Bactrim vs Keflex

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Bactrim and Keflex are two major antibiotics that are commonly prescribed to patients suffering from bacterial infections. They each target different types of bacteria, yet both are effective in treating various kinds of infections. Bactrim is a combination medication consisting of sulfamethoxazole and trimethoprim, which work together to inhibit the growth of certain bacteria by interfering with their ability to produce folic acid; it's particularly helpful for urinary tract infections or ear infections. On the other hand, Keflex belongs to the class of drugs known as cephalosporin antibiotics. It works by stopping the growth of bacteria through disrupting cell wall synthesis, making it an ideal first-line treatment for skin and soft tissue infections.

What is Bactrim?

Trimethoprim/sulfamethoxazole (the generic name for Bactrim) was one of the initial antibiotic combinations developed to tackle a broader range of bacterial infections. This combination came into medical practice in 1973 and has been extensively used ever since. Bactrim inhibits two consecutive steps in the biosynthesis of nucleic acids and proteins essential to many bacteria, effectively halting their growth or killing them outright. It is typically prescribed for urinary tract infections, bronchitis, and certain types of diarrhea.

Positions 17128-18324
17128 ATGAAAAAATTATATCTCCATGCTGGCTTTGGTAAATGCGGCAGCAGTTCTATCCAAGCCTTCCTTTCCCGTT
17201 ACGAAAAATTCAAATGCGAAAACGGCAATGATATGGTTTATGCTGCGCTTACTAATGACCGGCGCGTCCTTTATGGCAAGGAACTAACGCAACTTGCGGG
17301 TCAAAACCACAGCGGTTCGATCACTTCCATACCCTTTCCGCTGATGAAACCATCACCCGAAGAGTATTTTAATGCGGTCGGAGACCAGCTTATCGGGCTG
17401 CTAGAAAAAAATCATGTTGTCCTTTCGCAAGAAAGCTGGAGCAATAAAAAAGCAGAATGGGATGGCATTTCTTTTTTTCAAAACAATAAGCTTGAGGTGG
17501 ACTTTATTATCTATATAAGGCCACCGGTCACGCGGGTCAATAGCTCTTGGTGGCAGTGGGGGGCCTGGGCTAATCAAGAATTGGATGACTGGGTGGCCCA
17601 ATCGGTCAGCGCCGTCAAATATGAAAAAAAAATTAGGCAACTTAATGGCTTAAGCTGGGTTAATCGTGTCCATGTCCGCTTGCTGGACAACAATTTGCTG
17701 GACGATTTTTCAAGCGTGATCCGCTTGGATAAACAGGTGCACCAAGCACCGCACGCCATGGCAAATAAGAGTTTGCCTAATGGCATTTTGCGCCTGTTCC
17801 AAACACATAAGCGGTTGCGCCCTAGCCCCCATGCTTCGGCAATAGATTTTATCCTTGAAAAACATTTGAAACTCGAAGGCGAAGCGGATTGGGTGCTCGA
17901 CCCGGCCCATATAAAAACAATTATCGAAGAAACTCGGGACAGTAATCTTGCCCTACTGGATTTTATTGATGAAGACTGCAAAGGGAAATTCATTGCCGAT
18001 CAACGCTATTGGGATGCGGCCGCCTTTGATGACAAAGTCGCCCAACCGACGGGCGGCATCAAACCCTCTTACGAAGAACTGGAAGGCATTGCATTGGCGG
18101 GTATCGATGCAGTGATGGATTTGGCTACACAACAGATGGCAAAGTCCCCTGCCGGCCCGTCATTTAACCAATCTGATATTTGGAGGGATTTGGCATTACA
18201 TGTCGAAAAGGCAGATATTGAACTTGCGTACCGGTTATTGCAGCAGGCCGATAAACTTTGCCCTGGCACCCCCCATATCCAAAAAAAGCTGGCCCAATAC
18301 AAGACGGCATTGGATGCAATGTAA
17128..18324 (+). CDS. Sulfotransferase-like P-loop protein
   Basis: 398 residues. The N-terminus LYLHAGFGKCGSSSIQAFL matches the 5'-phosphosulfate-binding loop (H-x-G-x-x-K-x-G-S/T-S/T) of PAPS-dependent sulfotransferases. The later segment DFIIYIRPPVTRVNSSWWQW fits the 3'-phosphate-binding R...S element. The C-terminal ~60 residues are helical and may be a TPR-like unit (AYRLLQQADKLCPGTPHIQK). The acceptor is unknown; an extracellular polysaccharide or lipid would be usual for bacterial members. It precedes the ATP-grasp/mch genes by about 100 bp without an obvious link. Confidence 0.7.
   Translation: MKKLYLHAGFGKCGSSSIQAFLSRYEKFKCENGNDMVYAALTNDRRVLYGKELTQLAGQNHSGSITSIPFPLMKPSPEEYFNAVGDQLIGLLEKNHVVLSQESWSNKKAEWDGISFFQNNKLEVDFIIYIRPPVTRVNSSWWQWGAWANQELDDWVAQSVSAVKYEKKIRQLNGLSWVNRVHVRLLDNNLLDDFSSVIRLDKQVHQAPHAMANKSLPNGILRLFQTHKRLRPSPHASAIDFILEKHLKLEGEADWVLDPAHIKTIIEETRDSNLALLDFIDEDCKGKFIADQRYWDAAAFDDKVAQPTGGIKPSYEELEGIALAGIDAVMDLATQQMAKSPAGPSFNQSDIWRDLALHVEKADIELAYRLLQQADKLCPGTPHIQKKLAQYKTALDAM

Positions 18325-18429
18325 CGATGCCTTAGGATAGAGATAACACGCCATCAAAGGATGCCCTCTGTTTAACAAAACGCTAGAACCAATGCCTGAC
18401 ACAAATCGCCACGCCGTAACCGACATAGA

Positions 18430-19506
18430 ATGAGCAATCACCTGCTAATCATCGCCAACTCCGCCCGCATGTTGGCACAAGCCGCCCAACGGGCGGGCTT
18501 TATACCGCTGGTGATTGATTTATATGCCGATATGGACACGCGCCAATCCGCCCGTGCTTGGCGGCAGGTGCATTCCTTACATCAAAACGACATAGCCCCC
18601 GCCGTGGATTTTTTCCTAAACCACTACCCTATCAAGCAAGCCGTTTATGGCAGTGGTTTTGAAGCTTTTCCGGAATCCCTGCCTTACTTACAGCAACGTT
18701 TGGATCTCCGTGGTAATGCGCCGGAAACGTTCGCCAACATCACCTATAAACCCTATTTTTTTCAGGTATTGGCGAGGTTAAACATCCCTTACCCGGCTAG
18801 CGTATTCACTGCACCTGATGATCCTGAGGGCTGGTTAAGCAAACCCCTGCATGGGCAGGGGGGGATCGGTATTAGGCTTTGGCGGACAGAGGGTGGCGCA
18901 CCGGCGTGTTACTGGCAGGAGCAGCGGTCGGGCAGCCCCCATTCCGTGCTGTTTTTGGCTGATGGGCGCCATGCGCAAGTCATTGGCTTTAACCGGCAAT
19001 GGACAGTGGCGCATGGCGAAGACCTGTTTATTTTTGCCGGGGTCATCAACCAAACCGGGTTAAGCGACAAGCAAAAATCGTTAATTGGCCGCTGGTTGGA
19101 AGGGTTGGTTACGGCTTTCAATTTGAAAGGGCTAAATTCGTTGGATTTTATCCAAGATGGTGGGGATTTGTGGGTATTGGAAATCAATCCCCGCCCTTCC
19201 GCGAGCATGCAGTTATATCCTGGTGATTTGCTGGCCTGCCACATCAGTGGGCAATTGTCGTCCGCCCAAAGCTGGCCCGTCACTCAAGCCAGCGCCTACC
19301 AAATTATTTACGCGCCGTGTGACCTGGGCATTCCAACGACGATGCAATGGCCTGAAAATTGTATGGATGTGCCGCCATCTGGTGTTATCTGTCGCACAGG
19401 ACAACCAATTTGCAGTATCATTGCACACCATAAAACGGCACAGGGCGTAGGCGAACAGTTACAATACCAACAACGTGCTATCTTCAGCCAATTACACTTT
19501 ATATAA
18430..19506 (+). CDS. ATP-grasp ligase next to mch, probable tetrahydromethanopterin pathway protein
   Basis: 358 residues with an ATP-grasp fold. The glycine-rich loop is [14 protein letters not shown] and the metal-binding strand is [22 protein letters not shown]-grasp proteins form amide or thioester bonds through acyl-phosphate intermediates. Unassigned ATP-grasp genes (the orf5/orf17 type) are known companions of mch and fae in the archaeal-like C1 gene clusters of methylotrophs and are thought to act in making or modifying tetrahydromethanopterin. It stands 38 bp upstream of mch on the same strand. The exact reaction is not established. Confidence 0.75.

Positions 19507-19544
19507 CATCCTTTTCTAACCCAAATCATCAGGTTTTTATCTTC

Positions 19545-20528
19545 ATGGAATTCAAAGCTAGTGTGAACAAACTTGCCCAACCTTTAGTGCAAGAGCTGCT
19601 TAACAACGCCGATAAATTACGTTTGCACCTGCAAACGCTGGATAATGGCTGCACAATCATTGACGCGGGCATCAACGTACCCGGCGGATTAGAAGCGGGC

On the contrary, cephalexin (Keflex's generic name) belongs to a class of antibiotics known as cephalosporins that were first introduced in 1964. Keflex works by disrupting the formation of bacterial cell walls leading to leakage and eventual death of bacteria. It is primarily prescribed for skin infections, ear infections, urinary tract infections among others.

Both drugs have unique mechanisms; while Bactrim affects metabolic processes inside bacteria, Keflex disrupts structural components on their outer layer with varying side effect profiles due to these differences.

What conditions is Bactrim approved to treat?

Bactrim is approved for the treatment of various infections such as:

  • Urinary tract infections (UTIs)
  • Middle ear infections (acute otitis media) in children
  • Chronic bronchitis exacerbation
  • Shigellosis, a type of intestinal infection caused by Shigella bacteria
  • Pneumocystis pneumonia (a fungal infection in the lungs), typically in patients with weakened immune systems.

How does Bactrim help with these illnesses?

Bactrim is an antibiotic that helps manage bacterial infections by inhibiting the synthesis of folic acid in bacteria, which is essential for their growth and multiplication. It does this by combining two antibiotics: sulfamethoxazole, which inhibits the enzyme involved in the first step of folic acid production, and trimethoprim, which blocks a later step. The synergy between these two drugs makes Bactrim highly effective against many types of bacteria.

On the other hand, Keflex works differently to combat bacterial infections. It belongs to a class of antibiotics known as cephalosporins. These work by interfering with the formation of bacterial cell walls - a structure crucial for their survival. When Keflex disrupts this process, it causes the bacteria's cell wall to rupture and eventually leads to its death.

Both antibiotics are used for treating various types of bacterial infections but their selection largely depends on type and location of infection as well as individual patient factors.

What is Keflex?